Designed and built by Humphry Repton and his son John Adey Repton for the Upcher family of Norfolk in 1812-17, romantic Sheringham Hall at Upper Sheringham, near Holt, a mile inland from the north Norfolk coast, was Repton’s ‘most favourite work’ and one of his last. This finest of Repton’s ‘creations’, with its elegantly understated Regency house, listed Grade II*, and spectacular landscape setting, showcases both his acclaimed genius as a landscape designer and his less familiar talent as a country-house architect. When Thomas Upcher, who inherited the estate in 1954, died in the mid-1980s, Sheringham Hall and its surrounding park were left to the National Trust, since when the nine-bedroom house and its immediate eight acres of gardens and grounds have been privately let on a long Trust lease. Now, following the departure of the current leaseholder and his family to a new home in Sussex, the remaining 71-year lease is for sale through Jackson-Stops & Staff (01603 612333) and Savills (01603 229229) at a guide price of £2.35 million, with the option to extend the term to 99 years on payment of a £200,000 premium.
For Nigel Steele of Jackson-Stops, who handled the sale of the original lease back in 1988, Repton’s ‘little masterpiece’ now carefully restored although, sadly, lacking most of its original contents is quite simply ‘Norfolk’s prettiest and finest small mansion house in one of the county’s most dramatic parkland settings’. The Upcher family’s long love affair with Sheringham Hall is well documented in the archives of Country Life.
The report of an epic Edwardian shoot (February 20, 1904) attributes Sheringham’s famous high-flying birds to the ‘hilly and broken nature of the ground, the depth of the ravines in some parts, and the height of the trees in others’, and the renowned shooting skills of the Upcher men to years of practice on this testing family ‘training ground’. Detailed articles by Christopher Hussey trace the history of the house from Repton’s first sketch to its ‘rehabilitation’ in the mid 1950s by Thomas Upcher, who filled the house with a wonderful collection of Regency furniture brought from his bachelor home at nearby Bradfield Hall. In July 1811, the young Abbot Upcher bought the estate for £52,000, and a year later, commissioned Repton, who lived at nearby Aylsham, to build a new main house to replace the existing ‘better class farmhouse’ which he found ‘disappointing’. Being himself Norfolk born and bred, Repton was familiar with the glacial winds of the Norfolk coast and he chose a south-facing site in the lee of a wooded hillside, but with distant views eastward to the sea.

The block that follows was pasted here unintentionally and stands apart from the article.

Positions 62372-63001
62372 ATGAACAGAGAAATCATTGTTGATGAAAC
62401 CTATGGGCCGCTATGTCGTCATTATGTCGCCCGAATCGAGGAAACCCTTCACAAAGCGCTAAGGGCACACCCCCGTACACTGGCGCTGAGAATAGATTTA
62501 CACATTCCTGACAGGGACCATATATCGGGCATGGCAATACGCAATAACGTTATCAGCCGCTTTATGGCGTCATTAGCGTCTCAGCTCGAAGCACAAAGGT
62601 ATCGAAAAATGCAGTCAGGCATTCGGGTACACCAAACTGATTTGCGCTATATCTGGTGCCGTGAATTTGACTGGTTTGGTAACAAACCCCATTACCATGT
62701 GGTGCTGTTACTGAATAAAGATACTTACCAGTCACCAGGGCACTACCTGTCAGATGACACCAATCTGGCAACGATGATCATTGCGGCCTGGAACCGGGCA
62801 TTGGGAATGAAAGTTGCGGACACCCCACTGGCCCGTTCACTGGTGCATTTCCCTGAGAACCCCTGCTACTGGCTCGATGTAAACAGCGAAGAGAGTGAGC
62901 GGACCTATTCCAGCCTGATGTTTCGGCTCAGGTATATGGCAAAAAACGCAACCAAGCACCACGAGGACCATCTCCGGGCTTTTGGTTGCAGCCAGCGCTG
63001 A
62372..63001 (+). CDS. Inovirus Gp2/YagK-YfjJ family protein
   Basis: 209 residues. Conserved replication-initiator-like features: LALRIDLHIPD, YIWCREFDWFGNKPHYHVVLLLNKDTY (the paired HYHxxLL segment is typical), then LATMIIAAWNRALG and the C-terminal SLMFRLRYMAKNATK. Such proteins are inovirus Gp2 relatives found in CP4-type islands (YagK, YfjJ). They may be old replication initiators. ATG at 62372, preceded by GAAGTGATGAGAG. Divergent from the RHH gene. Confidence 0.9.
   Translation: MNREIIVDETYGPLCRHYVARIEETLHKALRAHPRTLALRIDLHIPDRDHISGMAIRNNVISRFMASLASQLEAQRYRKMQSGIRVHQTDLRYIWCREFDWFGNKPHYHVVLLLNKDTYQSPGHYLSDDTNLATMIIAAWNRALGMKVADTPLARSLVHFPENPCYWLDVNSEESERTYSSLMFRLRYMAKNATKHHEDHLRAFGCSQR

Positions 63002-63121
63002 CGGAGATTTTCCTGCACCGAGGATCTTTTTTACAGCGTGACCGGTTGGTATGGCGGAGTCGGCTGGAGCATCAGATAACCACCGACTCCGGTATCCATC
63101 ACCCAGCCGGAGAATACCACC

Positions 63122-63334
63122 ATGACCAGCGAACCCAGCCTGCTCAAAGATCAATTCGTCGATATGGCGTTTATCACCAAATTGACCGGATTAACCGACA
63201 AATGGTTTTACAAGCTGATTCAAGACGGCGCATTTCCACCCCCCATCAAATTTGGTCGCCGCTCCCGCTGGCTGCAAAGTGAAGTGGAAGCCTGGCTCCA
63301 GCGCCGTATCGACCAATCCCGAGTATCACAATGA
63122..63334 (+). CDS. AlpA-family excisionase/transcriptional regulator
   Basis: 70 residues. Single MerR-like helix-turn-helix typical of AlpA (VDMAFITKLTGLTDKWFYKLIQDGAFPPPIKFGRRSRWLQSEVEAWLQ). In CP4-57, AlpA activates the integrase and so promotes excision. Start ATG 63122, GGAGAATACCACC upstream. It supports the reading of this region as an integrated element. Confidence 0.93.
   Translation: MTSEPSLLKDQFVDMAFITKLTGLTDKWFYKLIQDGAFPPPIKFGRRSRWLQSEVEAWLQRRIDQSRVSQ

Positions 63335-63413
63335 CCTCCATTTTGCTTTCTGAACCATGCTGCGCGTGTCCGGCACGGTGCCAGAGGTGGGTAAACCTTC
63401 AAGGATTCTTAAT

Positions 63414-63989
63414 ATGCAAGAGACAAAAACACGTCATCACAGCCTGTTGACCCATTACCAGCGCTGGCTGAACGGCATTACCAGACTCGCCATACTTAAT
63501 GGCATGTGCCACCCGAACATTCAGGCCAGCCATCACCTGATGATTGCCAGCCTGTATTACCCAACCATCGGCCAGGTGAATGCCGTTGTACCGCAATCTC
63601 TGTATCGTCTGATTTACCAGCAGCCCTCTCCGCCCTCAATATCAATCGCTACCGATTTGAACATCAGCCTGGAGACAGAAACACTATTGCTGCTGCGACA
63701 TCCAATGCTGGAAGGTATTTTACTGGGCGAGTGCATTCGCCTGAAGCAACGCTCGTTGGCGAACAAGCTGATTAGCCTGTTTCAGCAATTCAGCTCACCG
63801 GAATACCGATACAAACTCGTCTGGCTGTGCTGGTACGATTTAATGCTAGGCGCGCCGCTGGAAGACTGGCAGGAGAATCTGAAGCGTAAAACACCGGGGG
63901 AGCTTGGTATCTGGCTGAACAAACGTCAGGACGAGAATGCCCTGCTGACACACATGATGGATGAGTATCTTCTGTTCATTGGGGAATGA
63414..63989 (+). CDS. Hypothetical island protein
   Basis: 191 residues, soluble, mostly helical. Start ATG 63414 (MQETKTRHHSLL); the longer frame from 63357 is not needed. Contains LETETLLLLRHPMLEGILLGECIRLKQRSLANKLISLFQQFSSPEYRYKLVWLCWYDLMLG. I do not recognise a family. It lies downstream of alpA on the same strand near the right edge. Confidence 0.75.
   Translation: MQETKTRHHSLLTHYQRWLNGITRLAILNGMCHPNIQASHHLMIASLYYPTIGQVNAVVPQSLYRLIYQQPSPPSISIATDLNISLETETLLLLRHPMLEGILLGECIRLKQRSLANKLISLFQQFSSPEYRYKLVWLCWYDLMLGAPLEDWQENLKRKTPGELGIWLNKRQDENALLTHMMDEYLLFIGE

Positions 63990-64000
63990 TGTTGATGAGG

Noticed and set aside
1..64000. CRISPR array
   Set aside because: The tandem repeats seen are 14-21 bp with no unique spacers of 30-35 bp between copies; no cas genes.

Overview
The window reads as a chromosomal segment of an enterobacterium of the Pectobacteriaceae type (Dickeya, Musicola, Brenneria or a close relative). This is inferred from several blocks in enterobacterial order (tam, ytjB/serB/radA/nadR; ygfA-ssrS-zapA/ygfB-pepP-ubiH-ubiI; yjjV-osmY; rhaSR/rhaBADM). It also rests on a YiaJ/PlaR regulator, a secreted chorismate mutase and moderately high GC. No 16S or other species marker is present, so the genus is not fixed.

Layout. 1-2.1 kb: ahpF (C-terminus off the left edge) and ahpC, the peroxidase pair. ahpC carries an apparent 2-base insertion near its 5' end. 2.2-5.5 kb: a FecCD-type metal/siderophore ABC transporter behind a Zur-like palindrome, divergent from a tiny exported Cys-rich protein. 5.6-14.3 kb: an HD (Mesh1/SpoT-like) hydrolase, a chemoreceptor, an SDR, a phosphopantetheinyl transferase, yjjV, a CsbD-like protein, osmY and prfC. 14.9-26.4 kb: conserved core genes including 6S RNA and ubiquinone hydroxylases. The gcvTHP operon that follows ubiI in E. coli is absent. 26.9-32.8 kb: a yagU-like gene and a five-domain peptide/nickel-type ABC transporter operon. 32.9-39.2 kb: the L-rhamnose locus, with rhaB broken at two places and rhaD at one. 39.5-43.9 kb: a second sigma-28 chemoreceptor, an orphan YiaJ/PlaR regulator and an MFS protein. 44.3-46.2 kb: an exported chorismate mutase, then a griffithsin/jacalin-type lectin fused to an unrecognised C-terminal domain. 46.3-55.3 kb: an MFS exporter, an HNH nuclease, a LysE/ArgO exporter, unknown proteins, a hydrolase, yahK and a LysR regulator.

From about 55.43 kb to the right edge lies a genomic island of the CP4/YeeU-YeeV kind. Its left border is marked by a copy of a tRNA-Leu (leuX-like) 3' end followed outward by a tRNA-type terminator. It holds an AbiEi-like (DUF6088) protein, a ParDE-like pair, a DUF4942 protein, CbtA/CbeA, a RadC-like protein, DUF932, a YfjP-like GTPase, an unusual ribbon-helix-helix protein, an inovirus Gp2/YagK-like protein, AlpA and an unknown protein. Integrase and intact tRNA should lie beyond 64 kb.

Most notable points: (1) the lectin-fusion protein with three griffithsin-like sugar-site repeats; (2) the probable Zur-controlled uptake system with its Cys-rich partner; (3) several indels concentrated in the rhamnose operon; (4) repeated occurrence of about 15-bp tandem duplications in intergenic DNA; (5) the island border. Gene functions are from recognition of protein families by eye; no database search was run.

The first stone of the new house was laid on July 2, 1813. The grey gault bricks used for the construction were brought by sea from Lincolnshire, and what is now the back drive from the house to the coast road started as a track used for bringing the building materials to the site. Work on the house continued under the supervision of John Adey Repton, who trained with Repton’s ers while partner John Nash, until the death of his father in March 1818, which was followed a year later by that of Abbot Upcher, at the age of 34. By this time, the house itself was probably finished, but his wife lost all interest in the project, and the interior was not completed for another 20 years, when Abbot’s eldest son, Henry Ramey Upcher moved there with his young wife in 1839
Conscious of the need to show restraint in wartime, Abbot and Charlotte Upcher chose a design based on ‘economy and simplicity’, with a single large living room (the present library, and the only room in the house to retain all of its original furnishings), an ‘ample’ eating room (rearranged by Thomas Upcher as a music room, and now the main salon), and ‘no useless drawing room’. Today, Repton’s master’s study to the left of the entrance hall is a charming small dining room, and the former writing room to the right of the hall is a pleasantly informal morning room.
The current owners have decorated reception rooms, bedrooms and bathrooms in an eclectic mix of styles, but there is ample evidence from which to recreate Thomas Upcher’s elegant Regency decor, should a new incumbent be inspired to do so. The owners also commissioned garden designer Arabella Lennox-Boyd to restore and landscape the large walled garden, incorporating a large heated swimming pool and an Astroturf tennis courst. All the adjacent outbuildings are in excellent shape, including the original stable courtyard and coach house (partly converted to garaging), the three-bedroom coach-house flat and the splendid Victorian glasshouse. Sheringham Hall was Repton’s ideal of a family country home; two centuries later, most lovers of the English country lifestyle would probably support his view.